I tackled the Etape today.
4 am out of bed, left the hotel at 5, and we were in the start village of Montelimar around 6.
The event started at 7, but we were sent off in groups of about 1,000 – I was 7017 and rolled over the start line at 7:30, with the cut off vehicle leaving about 15 minutes later – you have to stay in front or hand in your transponder.
Riding with that many people was amazing, although a little hairy on the narrow roads getting out of town.
I had a flat on the first descent (25k in) then problems with my pump that saw me riding 30k or so with a half flat front.
And I worked out how to take a leak without getting off the bike – just make sure you aim away from your bidons!
The next couple of hours went well. And I was holding my target average pace of mid to high 20’s. Mid teens on the climbs, 50 to 60 on the descents.
In every village we passed it seemed the entire population was out, clapping as we passed, calling out “Allez!” and “Bravo!”. Every farmhouse had someone sitting in a chair on the roadside waving and cheering.
But it was hot – the temperature was mid 30’s for most of the day – and I didn’t have any electrolyte replacement powder (long story, but basically I made a dumb mistake – I’ve been training hard in cool & cold weather and I simply didn’t think to bring any).
On the third climb of the day (up to Aurel) I started struggling, and despite being hosed down by a local in the village near the top and a wild 60+k descent I was pretty much stuffed.
I was pouring the water in, but it felt like it was just sitting there, sloshing around in my stomach.
And I was sick of the taste of carbo gels and powerbars – they’re too sweet if you’re not eating anything else.
The next climb – Col De Notre Damme Des Abeilles – knocked me about. It was a tough climb with two false summits – you think you’ve reached the top, descend for a km or so, and it starts to climb again; twice. After another great descent (10k at 55 to 65 on empty wide sweeping roads) I crawled into Bedouin maybe 5 minutes ahead of the cut off time.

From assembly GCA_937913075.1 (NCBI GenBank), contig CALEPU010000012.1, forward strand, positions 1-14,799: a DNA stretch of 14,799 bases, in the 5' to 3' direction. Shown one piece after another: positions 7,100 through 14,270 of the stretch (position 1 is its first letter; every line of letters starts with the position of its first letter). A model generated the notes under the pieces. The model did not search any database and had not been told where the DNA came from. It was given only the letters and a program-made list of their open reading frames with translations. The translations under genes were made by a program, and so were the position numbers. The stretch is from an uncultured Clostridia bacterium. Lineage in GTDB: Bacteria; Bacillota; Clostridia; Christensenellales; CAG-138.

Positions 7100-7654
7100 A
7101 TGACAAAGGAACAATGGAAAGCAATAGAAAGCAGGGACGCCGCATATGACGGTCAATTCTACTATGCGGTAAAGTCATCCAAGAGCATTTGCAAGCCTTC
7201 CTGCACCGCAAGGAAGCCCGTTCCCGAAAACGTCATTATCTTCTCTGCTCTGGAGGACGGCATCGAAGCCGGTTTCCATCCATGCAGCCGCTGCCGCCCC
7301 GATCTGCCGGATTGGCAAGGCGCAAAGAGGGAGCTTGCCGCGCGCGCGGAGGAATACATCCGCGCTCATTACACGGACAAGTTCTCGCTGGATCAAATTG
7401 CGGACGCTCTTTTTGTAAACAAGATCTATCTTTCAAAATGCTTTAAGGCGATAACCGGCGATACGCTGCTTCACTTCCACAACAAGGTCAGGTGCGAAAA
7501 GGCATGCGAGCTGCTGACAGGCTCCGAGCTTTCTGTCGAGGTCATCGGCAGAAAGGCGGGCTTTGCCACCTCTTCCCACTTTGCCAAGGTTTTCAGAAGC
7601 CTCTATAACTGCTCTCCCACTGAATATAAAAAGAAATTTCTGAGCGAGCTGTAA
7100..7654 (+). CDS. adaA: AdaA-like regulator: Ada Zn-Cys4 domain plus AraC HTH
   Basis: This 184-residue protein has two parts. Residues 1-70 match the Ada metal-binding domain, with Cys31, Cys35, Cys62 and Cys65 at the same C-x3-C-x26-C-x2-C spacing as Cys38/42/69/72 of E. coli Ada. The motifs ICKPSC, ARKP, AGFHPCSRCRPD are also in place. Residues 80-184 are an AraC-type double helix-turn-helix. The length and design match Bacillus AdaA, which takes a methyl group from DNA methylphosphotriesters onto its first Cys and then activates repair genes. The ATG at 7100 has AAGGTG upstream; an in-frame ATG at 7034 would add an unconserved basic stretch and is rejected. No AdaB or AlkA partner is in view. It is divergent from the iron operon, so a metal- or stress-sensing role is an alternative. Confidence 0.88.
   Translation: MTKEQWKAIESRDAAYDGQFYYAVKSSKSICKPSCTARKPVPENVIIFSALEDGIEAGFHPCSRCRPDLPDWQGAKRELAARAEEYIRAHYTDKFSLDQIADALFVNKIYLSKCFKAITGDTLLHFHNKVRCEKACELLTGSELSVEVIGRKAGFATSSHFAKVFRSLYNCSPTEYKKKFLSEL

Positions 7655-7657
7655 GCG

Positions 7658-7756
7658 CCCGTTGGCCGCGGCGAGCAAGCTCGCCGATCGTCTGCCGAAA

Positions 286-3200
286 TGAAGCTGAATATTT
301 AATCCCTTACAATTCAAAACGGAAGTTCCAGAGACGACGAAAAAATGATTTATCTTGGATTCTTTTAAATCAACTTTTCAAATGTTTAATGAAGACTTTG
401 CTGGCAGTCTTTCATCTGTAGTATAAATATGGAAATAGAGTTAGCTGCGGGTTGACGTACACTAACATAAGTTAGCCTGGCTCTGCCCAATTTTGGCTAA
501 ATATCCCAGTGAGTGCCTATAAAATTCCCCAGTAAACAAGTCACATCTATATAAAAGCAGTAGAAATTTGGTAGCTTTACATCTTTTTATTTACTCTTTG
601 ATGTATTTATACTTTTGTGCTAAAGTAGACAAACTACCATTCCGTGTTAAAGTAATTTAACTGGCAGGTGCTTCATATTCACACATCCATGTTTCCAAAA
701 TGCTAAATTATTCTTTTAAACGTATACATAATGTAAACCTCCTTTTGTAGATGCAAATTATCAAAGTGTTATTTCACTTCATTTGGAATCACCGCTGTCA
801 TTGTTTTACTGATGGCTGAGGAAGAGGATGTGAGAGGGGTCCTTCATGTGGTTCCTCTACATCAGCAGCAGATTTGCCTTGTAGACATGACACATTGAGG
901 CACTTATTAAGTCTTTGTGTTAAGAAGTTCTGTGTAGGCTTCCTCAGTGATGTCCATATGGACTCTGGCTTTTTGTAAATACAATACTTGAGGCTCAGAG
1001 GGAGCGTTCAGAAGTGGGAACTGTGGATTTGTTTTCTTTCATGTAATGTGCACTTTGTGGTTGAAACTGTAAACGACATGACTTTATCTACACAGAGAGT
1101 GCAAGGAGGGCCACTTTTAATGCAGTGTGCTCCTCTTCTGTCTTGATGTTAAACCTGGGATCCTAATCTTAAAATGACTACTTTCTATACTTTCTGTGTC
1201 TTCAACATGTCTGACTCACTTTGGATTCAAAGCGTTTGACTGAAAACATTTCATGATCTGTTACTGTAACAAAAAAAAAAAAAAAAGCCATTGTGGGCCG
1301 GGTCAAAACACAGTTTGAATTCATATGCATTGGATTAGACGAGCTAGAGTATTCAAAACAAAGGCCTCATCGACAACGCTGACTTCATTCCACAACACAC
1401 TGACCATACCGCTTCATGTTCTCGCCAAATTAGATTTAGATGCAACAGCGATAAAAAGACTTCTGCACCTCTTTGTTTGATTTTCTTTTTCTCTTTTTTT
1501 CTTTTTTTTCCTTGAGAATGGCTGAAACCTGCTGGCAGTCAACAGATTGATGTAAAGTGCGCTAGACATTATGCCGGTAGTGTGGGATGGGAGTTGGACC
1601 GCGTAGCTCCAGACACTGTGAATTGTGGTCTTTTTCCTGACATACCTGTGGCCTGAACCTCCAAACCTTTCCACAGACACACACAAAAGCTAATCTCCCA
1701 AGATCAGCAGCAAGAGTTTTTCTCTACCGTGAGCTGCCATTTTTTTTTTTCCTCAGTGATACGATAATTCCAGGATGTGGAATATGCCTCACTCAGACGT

I had to make a decision: tackle 21k of Mt. Ventox, or pull the pin. I didn’t want to spend the next two hours looking over my shoulder for the cut off car. OK, perhaps I could have handed in my timing chip and finished outside the allotted time, but I just didn’t think I had the climb left in me.
I pulled over, leant my bike against a wall and walked into the nearest cafe for a beer.
They reckon 30% don’t finish; unfortunately I became part of that statistic.
Riding finished, but …..
I put my bike on truck and the climbed on the sad bus. Which then took three and a half hours to climb the 21k to the summit (the finish village was on the other side, and there is only one road up).
Here’s something you might be able to guess for yourself – 50 blokes who’ve ridden 150k in the scorching heat all sitting in a confined space don’t smell very nice.
At the finish village we were treated to some very French logistics. They refused to unload more than one truck at a time; and despite truck 4 (that had my bike) arriving ahead of truck 2, truck 2 had to be unloaded first.
90 minutes after arriving at the finish village I was finally back in the saddle for a brilliant 20k run down the mountain to meet the tour company’s bus.
A shower, dinner, a couple of glasses of local Rose (quite nice) and I’m off to bed.
And the mountain will still be here next time I’m in Provence, so maybe next time I’ll give the Giant a better showing.